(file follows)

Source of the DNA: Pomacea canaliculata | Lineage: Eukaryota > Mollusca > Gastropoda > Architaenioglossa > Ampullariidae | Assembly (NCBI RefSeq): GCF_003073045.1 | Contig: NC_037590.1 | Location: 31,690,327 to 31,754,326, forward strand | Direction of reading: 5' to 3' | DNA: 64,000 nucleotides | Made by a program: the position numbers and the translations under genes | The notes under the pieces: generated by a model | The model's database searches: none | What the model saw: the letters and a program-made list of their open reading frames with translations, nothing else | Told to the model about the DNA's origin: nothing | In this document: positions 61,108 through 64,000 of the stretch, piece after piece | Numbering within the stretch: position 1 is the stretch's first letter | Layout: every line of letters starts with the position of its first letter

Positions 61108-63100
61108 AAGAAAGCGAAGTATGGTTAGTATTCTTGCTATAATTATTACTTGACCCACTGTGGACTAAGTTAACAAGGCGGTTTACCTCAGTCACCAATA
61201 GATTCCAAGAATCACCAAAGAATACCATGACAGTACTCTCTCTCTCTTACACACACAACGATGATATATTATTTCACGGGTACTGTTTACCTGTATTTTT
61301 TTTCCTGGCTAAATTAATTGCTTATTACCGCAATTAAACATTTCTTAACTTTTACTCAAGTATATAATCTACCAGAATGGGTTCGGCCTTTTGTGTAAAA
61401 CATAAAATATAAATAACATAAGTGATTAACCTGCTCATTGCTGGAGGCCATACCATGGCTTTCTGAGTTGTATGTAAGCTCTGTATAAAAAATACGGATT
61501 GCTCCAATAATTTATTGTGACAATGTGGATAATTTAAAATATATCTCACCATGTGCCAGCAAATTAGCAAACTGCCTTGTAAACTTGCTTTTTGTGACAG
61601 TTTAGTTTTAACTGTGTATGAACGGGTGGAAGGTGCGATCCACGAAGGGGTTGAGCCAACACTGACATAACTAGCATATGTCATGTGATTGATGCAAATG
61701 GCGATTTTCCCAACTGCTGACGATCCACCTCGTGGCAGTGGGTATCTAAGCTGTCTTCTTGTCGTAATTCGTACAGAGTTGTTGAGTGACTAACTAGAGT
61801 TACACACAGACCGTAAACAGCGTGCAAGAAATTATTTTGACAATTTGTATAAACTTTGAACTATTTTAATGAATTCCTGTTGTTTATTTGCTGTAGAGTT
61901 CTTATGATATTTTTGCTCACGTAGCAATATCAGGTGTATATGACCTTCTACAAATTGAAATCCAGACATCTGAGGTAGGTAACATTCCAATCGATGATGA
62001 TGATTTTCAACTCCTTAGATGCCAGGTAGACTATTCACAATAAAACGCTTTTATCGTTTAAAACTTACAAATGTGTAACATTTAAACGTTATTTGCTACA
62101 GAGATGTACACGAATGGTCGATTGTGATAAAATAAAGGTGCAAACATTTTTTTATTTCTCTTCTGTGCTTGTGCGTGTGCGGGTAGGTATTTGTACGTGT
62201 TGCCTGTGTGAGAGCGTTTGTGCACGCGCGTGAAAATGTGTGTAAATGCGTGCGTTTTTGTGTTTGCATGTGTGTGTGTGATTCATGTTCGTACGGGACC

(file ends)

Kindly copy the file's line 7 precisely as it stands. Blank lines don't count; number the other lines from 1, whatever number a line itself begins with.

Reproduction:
61501 GCTCCAATAATTTATTGTGACAATGTGGATAATTTAAAATATATCTCACCATGTGCCAGCAAATTAGCAAACTGCCTTGTAAACTTGCTTTTTGTGACAG